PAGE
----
Usually, concern for image protection is combined with a rush to insure project permanence. Both Menino and Patrick have initiated a variety of programs and projects. These often take a long time to get started; the bigger and more ambitious the longer they take. Patrick has only had seven years (with one to go). Even Menino, the longest serving Mayor in Boston history, has begun numerous projects in recent years, shaping the city, and he clearly wants to get as many going as possible before he leaves.
Robert Moses, the famous Highway (and park!) builder of New York, always made sure that his projects had advanced a bit too far for incoming officials to comfortably stop. (A trick that Governor Pataki claimed to have copied in order to get what he wanted as replacements for the World Trade Towers in NYC.) Most Boston projects are privately developed, so the Mayor has relatively little control over construction schedules. However, various city departments have unfinished agendas: the recent winning of a $15.5 million grant for the Connect Historic Boston project may be a way to nail down some downtown visions. The governor, however, has numerous public projects on his list. In transportation, we should look for moves by the Patrick Administration to nail down the Green Line Extension, purchase some DMU trolleys (Diesel Multiple Unit cars), and push for the South Coast Rail Line. And Secretary Davie has aggressively promoted policies to advance MassDOT’s GreenDOT and mode-shift goals, despite some internal resistance.
For those projects that are just beginning, there is a rush to make them “shovel ready” with designs and permits in place and if possible funding all lined up. And if even that isn’t possible, there are efforts to create symbolic starts — ground breaking, paint-and-signage prefigurations, or simply press announcements that make it seem like the project is moved into inevitability.
The rush to insure project futures makes things a little wild. Everyone inside and outside the departing Administration is trying to get something on the “nail it down so it can’t be removed” list, but exactly because time is short only a few things will get done. As at all previous times, it’s best if your proposal is easy, non-controversial, low-cost, with high symbolic value or actual leverage towards one of the Elected Official’s long-time themes (e.g. economic development in one place or another) — or has the vocal support of a key supporter or friend of a highly placed person in the Administration. In fact, without at least one (or preferably two) of those attributes, you might as well start lobbying the incoming transition team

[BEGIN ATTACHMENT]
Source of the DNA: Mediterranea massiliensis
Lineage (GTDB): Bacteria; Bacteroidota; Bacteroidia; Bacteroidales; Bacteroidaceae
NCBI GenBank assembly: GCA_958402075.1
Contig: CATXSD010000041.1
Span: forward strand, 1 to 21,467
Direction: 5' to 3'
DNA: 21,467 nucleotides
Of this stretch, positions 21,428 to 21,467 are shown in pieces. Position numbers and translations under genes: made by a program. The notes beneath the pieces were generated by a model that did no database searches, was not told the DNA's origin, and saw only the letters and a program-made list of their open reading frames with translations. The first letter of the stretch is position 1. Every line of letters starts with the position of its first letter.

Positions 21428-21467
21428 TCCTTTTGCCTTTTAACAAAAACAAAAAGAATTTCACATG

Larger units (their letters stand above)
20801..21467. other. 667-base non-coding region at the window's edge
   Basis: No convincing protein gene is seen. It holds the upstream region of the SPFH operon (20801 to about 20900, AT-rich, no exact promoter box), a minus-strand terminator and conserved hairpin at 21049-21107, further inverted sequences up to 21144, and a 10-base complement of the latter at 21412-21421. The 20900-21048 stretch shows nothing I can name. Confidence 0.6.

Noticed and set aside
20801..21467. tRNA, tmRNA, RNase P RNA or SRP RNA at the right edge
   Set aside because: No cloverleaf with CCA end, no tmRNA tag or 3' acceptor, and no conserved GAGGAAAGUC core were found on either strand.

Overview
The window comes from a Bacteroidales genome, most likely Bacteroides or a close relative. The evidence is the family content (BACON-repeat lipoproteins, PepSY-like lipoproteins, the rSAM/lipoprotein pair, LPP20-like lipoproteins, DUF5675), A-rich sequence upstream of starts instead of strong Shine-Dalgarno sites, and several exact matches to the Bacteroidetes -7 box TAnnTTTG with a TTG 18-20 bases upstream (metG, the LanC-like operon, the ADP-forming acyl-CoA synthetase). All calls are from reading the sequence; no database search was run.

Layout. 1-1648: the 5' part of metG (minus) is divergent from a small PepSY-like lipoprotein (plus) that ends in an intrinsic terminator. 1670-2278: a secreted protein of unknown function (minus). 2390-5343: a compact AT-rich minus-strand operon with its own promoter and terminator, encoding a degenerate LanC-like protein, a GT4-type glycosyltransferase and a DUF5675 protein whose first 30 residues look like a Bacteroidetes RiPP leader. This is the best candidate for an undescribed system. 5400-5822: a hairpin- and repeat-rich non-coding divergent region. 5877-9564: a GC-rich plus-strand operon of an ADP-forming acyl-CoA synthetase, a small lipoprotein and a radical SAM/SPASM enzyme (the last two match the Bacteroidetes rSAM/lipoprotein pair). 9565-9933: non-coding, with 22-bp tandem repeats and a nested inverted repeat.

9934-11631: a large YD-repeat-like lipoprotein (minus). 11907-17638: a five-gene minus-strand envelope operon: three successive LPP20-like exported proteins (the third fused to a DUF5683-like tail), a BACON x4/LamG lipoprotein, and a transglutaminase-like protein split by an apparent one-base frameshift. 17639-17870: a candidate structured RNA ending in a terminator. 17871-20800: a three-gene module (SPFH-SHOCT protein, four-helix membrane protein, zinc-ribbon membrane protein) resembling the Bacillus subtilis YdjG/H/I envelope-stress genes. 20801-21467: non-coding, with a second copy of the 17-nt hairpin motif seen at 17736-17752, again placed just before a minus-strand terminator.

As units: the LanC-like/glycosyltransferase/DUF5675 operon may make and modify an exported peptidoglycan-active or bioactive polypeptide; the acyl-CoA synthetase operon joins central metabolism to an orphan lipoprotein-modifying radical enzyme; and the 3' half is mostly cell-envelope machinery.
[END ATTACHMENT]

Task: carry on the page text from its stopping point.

But, of course, anything that is too identified as part of the outgoing Administration is unlikely to get on the incoming transition team’s short list of “good ideas to show you’re moving forward after taking office.” At a minimum, old programs need to be wrapped into new labels and frames that the new team can take credit for. So at some point advocates have to make a choice: can the action be locked in or do you jump to the next round?
Finally, some elected officials go out swinging; Michael Bloomberg, for example. Perhaps they are positioning themselves for the next election, or an appointed position in a higher level of government, or they just are gazillionaires who think they can leverage their money to impact the larger political scene — a “golden rule” process (“those with the gold make the rules”) that the US Supreme Court seems intent on expanding. Hitching your wagon to their well-fed horse you might be in for an exciting ride! However, it probably means you’ll be burning any chance of being able to influence the newly elected replacement team.
No matter who wins the upcoming elections, we’re in for an interesting time!
Related Previous Posts: